BOSTON — John Farrell sat in the visitors’ dugout at Fenway Park as talk intensified that he might be working in the other dugout next year.
The Toronto manager looked up at two dozen reporters a month ago and told them that as Boston’s pitching coach for four years under Terry Francona he learned an important lesson: think of the players first in making managerial decisions.
If you do that, he said, “you probably are guided in the right direction to do the right thing.”
Since that session before the opener of the Blue Jays’ three-game sweep of the Red Sox, Bobby Valentine has been fired as Boston’s manager and Farrell has emerged as the leading candidate to take over. But he has a year left on his contract and the Red Sox would have to discuss compensation with the Blue Jays to make him available.
Valentine didn’t always make the players his top priority before he was fired on Thursday after going 69-93 in his only season, Boston’s worst record in nearly 50 years.
He said in April that Kevin Youkilis wasn’t as physically or emotionally into the game as he had been, kept Jon Lester in a game long enough to allow 11 runs and said as the miserable season kept getting worse that the Red Sox had “the weakest roster we’ve ever had in September in the history of baseball.”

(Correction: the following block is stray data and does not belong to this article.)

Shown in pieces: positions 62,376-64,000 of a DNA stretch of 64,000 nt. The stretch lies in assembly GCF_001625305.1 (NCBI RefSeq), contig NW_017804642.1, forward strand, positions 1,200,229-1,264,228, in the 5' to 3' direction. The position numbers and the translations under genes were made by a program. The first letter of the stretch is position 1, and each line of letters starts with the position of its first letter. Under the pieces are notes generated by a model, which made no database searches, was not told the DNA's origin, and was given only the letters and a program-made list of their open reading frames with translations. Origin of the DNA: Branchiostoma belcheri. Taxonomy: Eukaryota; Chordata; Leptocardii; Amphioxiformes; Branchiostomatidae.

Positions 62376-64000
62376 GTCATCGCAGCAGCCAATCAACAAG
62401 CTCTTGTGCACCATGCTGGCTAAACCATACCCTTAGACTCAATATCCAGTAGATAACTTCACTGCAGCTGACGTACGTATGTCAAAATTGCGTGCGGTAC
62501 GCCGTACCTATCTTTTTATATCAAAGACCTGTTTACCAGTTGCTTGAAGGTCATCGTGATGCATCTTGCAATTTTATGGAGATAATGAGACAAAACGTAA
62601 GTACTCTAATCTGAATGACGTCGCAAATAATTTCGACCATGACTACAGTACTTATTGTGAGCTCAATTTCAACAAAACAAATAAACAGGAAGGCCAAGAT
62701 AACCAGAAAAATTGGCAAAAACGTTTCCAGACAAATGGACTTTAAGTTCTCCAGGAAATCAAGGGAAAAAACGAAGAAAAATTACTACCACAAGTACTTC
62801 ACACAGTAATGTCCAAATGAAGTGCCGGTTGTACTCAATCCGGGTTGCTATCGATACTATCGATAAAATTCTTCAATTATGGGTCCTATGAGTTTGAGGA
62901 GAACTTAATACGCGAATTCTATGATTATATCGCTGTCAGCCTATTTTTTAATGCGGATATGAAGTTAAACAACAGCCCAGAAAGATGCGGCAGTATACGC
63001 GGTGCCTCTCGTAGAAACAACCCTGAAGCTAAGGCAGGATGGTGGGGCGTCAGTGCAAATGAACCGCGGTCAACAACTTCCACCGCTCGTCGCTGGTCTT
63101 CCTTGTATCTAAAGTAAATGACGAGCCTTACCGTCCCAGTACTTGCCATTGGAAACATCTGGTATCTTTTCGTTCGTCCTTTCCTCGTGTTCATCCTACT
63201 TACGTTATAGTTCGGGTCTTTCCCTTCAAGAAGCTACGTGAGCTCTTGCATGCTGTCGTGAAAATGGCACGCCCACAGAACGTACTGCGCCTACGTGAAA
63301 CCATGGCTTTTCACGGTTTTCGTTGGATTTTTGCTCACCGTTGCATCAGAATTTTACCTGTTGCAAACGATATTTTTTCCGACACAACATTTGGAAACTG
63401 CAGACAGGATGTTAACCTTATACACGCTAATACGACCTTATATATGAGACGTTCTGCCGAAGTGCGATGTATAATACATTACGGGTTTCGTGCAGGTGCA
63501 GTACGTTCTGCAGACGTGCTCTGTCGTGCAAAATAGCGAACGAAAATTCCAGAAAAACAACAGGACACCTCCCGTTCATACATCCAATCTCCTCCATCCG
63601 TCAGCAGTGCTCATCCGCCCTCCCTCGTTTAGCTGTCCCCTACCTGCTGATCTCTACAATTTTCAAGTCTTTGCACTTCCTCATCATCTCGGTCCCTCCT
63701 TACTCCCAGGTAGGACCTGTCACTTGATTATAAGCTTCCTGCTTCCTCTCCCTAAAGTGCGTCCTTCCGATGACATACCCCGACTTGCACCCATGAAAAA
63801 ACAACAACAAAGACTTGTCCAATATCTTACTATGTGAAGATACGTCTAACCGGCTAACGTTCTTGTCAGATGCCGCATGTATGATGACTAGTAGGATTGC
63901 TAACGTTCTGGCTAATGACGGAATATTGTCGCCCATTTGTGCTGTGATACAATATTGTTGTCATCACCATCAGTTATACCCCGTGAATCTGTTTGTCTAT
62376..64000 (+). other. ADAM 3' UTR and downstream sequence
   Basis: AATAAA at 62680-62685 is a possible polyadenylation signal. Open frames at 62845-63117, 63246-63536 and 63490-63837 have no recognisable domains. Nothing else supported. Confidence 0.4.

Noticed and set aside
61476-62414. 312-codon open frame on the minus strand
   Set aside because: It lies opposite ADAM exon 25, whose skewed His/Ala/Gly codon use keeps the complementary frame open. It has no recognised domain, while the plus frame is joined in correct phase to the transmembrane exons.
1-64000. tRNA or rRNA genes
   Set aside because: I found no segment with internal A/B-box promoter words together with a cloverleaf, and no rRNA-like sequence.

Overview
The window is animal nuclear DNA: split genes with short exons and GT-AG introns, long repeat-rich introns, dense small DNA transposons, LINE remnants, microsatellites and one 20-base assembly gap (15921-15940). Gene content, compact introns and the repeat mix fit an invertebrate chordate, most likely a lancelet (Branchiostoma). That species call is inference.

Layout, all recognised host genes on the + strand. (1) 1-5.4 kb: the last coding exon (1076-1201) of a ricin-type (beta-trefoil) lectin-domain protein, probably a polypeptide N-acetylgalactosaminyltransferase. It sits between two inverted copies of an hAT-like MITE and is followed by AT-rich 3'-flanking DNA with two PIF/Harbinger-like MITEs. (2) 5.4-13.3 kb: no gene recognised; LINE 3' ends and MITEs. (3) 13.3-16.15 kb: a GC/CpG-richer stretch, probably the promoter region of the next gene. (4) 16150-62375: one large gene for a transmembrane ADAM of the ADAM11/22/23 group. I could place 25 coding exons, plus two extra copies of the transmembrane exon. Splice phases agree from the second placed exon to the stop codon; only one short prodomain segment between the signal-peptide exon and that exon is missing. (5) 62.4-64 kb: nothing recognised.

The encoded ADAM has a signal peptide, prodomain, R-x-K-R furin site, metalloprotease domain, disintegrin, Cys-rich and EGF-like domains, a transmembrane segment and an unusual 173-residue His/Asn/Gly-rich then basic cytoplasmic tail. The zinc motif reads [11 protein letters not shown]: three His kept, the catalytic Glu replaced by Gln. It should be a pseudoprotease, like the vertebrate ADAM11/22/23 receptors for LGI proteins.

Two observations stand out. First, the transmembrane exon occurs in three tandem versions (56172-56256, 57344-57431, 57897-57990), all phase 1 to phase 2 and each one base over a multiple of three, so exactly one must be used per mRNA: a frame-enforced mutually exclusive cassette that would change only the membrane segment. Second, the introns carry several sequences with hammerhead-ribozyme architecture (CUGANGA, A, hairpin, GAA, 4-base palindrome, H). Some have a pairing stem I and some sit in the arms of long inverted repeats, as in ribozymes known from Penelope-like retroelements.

Valentine’s predecessor, Francona, rarely criticized players in public. Management likely is looking for the same from Valentine’s successor.
That’s not the only difference in this year’s managerial search from last year’s, when Valentine wasn’t hired until Dec. 1. That was 64 days after Boston’s last game and 62 after Francona was let go.
“I’d prefer to have it done in less time,” general manager Ben Cherington said of the current search, but it’s more important to get the right person.